I have written about Chameleons Vox before on this blog (resulting in a rather hilarious backlash from the support band after I gave them a less than complimentary review). That show was back around Christmas, at Sub 61, and Mark Burgess (Chameleons singer/songwriter) was ill. He was suffering with a terrible cold and could barely stand, let alone sing. Still the show must go on!
Well that was then, and this is now. Chameleons Vox performed a stomper of a show last night at The Factory (aka Uncle Hooky’s Student Party Palace). This time in full health and full energy and with a crowd going wild it was always going to be a special evening. Everyone in the room knew every word to every song. Original Chameleons members Mark Burgess (vocals) and John Lever (drums) were joined by a new guitar/bass section to recreate some of the best, and most overlooked, music from Manchester’s post-punk era. The Chameleons have been described, rightly so, as “the best band you’ve never heard of”. Theirs is a story of what could have been, of being almost famous. Actually, this makes up a large part of their charm. The quintessential northern underdog. If they were playing arenas it just wouldn’t be the same.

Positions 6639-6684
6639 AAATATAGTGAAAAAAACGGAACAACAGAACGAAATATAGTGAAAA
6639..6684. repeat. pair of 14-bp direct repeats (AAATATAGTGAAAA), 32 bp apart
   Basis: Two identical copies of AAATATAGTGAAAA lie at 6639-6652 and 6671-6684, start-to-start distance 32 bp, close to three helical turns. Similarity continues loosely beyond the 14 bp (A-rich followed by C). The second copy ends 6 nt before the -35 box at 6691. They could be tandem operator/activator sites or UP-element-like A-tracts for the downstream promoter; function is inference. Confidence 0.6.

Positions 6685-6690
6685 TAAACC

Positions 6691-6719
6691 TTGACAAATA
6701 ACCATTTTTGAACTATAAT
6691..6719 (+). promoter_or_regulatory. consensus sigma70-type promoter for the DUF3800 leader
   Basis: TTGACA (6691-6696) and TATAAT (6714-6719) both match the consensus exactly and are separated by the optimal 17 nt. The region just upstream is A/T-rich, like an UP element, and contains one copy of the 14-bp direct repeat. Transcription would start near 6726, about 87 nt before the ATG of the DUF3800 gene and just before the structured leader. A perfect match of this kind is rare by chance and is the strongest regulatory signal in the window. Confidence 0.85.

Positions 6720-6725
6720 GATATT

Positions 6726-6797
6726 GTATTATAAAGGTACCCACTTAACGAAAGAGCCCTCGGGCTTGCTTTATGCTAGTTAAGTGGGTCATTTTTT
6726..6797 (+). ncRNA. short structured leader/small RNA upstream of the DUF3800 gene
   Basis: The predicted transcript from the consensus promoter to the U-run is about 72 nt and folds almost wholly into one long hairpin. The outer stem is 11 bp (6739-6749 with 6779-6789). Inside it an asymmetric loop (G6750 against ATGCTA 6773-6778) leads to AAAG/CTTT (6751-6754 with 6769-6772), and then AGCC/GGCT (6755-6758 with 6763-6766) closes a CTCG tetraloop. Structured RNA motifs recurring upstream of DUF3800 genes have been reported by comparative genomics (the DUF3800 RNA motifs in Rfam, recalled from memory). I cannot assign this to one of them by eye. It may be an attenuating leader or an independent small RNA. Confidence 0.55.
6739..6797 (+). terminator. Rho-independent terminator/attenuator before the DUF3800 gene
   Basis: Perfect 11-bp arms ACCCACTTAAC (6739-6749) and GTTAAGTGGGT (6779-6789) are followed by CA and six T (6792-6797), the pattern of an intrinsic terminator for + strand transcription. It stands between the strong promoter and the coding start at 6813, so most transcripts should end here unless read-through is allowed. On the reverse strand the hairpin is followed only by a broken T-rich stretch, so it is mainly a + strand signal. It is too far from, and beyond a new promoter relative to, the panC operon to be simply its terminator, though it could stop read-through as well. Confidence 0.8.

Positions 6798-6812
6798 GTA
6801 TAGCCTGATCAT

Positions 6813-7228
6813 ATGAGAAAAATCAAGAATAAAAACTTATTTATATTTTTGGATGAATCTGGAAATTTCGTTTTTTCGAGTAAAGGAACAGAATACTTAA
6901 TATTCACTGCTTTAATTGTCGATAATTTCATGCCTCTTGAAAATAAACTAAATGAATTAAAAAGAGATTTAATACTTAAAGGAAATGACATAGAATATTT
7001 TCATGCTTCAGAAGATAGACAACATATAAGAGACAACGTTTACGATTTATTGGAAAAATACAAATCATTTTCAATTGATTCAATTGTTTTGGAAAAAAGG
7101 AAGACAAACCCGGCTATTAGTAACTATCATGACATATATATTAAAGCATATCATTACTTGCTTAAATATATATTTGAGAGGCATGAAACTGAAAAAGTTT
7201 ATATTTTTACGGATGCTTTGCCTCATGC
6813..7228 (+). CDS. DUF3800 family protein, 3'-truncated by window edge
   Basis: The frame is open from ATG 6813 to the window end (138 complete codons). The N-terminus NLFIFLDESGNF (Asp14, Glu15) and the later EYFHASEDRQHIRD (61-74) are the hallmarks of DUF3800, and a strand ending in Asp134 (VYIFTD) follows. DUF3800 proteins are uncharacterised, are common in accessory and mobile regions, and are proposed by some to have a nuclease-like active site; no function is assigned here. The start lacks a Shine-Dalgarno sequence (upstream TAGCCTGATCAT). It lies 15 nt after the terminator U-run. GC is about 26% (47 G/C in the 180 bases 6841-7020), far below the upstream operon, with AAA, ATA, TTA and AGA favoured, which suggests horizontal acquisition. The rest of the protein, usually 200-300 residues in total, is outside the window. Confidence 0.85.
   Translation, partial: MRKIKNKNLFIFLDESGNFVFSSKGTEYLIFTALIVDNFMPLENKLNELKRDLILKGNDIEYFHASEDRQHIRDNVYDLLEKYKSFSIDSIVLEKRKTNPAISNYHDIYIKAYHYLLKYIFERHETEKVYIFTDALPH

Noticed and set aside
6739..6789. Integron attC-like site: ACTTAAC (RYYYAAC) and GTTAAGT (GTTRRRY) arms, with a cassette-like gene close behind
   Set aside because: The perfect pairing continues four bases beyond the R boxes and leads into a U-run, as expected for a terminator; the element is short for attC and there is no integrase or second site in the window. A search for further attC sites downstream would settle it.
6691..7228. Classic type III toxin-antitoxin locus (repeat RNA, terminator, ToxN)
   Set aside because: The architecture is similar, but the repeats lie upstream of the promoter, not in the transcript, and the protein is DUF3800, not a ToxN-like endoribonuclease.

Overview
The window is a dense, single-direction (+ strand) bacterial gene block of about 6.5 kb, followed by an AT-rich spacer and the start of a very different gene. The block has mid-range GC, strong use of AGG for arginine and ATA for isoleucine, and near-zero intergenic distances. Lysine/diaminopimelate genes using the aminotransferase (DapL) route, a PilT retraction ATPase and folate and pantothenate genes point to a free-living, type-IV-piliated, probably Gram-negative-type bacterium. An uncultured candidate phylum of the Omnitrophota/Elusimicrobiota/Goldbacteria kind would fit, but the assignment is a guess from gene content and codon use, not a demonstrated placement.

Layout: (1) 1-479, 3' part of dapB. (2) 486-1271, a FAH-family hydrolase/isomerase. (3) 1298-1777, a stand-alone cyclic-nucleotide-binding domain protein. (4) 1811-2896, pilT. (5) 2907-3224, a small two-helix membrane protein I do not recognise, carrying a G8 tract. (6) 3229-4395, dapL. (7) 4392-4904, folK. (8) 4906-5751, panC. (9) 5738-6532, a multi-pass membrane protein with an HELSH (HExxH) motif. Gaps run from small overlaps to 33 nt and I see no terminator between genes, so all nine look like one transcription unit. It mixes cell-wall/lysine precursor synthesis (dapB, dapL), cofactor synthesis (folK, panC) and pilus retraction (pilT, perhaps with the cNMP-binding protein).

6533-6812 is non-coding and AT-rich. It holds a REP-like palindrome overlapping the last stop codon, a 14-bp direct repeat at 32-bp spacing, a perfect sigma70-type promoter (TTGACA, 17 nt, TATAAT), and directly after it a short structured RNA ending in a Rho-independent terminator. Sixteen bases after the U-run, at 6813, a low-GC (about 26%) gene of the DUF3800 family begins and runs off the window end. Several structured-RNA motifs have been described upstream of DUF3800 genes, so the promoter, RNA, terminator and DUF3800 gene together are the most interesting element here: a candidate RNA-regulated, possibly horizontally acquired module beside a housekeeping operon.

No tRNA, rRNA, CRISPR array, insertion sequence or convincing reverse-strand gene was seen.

Thankfully for the select few who have discovered their music, Chameleons Vox are not playing arenas, they’re getting down and dirty in the basement clubs, where the music should be. Watching Burgess last night felt like not a second had passed since 1983 when seminal record Script of the Bridge changed the face of the darker side of rock music forever. Watching Chameleons Vox now, it doesn’t feel like a group of “old men” trying to relive their youth, as can often be the case, it is in fact a celebration of one of the most important bands in the history of British music. An opportunity to witness one of the most talented songwriters and influential frontmen perform his songs for a new audience. I, for one, wasn’t even born in 1983, so am thrilled to be able to experience live the music that inspired me to want to work in this industry in the first place.
“Is my creator a god or a man? Yes – Yours too.” – Monkeyland